We’re halfway through January, which means a lot of us are taking stock of the promises we made to ourselves when the ball dropped two weeks ago. We wanted to become more organized, spend more time with loved ones, be more active, eat better, and find a new passion or follow an old dream. One of the most common vows that we make is to learn more about the world and make educational travel a real priority in our lives.
And believe me when I tell you…you really can do it all! The wondrous thing about travel resolutions is that it can accomplish many of these things. On our Road Scholar Intergenerational program, "Costa Rica: Raft, Hike and Learn to Say ‘Vámonos!’" for example, you’ll learn under experienced teachers, perfect your Spanish speaking skills during hands-on, interactive sessions, eat amazing local food, experience Costa Rica’s great outdoors with thrilling hikes in the rainforest, zip lining adventures, river rafting, and beach explorations — all in the company of your grandchild!
That’s just one example of how Road Scholar programs can combine a lot of our hopes, dreams, and interests into one unforgettable experience. But even though I’ve been on many of these learning adventures, I always set some personal travel goals for the year. So without further ado, here are my travel resolutions for 2014. I hope you find them useful!
Embrace Solo Travel
Journeying solo does not necessarily mean going alone, especially when you are with Road Scholar. Our programs offer unique opportunities for the solo participant to engage both intellectually and socially while exploring the world. They often find these learning adventures empowering and rewarding, but also very much appreciate the comfort of being with a group they can trust. I’ve heard so many wonderful stories through the years, so I’ve vowed to myself that this year is the year that I try a solo experience of my own!
Build My Travel Savings Account
One way that I can stick to my travel resolutions is by setting some reasonable financial goals. You can do this too by starting up or adding to a travel fund designated for travel and only travel. Our bank accounts (mine, anyway!) often dictate where we get to go and when, so make a commitment that works for you, whether it’s taking a small percentage out of your paycheck or putting away a little cash into a travel-specific savings account every month. Every penny counts. Before you know it, you’ll have enough saved up for that dream learning adventure!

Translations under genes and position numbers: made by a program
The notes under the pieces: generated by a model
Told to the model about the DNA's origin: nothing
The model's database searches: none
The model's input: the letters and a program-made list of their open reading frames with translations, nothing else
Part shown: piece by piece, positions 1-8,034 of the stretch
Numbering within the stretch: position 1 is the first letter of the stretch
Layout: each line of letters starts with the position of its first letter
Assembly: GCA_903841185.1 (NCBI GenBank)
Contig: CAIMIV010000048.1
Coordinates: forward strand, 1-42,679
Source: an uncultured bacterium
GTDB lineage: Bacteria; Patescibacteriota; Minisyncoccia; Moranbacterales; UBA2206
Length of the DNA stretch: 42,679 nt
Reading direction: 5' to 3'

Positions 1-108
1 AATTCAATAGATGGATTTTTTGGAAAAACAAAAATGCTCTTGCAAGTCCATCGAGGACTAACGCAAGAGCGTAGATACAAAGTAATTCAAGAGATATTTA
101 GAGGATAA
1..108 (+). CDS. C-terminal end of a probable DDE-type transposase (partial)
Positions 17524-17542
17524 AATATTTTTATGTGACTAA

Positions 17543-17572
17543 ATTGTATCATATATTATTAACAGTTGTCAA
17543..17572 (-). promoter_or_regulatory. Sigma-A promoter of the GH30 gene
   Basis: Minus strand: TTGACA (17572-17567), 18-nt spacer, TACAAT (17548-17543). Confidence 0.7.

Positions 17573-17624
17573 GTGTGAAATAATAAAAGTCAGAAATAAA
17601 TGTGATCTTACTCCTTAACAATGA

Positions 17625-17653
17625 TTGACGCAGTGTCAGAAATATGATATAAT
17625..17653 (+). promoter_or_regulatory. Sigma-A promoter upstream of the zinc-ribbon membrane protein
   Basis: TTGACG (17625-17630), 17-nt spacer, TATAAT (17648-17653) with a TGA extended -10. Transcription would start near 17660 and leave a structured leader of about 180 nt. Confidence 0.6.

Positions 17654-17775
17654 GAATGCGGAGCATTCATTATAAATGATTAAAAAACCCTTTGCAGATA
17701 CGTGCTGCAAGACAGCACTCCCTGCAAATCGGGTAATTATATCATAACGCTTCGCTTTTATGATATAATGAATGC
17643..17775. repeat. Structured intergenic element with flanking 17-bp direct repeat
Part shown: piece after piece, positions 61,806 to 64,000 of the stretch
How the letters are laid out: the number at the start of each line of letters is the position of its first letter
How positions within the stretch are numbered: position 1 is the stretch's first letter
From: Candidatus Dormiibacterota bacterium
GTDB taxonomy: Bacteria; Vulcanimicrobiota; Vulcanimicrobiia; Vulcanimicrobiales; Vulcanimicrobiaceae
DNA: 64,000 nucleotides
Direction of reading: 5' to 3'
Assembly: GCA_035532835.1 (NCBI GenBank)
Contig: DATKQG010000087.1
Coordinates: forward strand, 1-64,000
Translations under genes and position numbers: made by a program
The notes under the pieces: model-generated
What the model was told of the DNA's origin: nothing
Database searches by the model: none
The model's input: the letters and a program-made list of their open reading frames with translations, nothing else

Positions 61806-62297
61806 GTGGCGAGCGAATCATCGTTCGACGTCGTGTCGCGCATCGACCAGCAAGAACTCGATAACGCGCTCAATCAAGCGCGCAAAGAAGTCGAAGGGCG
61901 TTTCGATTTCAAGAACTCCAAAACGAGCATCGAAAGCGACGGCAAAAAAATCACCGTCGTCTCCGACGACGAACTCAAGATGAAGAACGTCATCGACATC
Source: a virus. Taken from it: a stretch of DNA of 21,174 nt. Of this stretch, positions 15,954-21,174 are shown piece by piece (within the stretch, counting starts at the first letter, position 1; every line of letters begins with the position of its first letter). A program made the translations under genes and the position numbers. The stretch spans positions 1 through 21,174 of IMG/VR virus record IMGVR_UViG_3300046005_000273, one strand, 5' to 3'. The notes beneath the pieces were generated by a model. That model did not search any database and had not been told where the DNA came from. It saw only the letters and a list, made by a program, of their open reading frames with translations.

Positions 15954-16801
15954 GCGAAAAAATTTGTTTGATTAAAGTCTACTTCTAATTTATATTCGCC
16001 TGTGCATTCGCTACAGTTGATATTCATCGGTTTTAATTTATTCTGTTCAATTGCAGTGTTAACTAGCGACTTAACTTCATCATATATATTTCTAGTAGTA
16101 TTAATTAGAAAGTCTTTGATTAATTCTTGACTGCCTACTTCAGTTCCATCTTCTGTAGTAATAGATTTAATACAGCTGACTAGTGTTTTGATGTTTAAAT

Don’t Underestimate Myself
We all doubt ourselves and our abilities once in a while, but sometimes all it takes is a little inspiration from your fellow lifelong learners to give you the courage you need to try something new, fun, even scary. I certainly gained a new perspective by watching people on Road Scholar programs challenge themselves and each other, whether it’s climbing a mountain or grasping a difficult concept. They’ve helped me to understand the importance of maintaining good health, an active mind, and physical stamina.
This year I vow to leave the clogs, blow-dryers and big books behind and leaving more room for the experience itself. Heavy luggage and accessories can really weigh a travel experience down, in more ways than one. They are uncomfortable to haul around and can also result in high baggage fees. For all Road Scholar programs, you’ll receive a packet that includes important information that will help you prepare for your trip, including clothing and packing suggestions. Travel is much more enjoyable if you aren’t burdened with heavy and large pieces of luggage!
Expand My Horizons
Stepping outside of your comfort zone and seeking challenging and rewarding experiences are excellent opportunities for learning and growth. This quote from a Road Scholar participant named Julie continues to inspire me:
“My perspective on the world wasn’t changed as much as it was expanded. Now when I think of Africa it’s not just a continent on a map—it’s changing scenery from trees to grasslands, it’s animals and birds, it’s peaceful scenes (impalas and kudus quietly grazing) and emotionally powerful scenes (lions stalking and killing a buffalo), it’s lovely people living simply without all the things we seem to need.”
Traveling isn’t just about getting from point A to point B. For Road Scholar participants, including myself, it’s about having a memorable and rewarding learning experience.
I hope you’ve enjoyed reading my resolutions! If you’re still looking for one, start simple: take the plunge. Make this the year you finally pass through the Sun Gate at Machu Picchu, see the North Pole, or experience the exhilaration of planning and embarking on your first solo travel experience. When you look back on 2014, you’ll remember it as the year you fulfilled one of your lifelong dreams.
VP, Program Development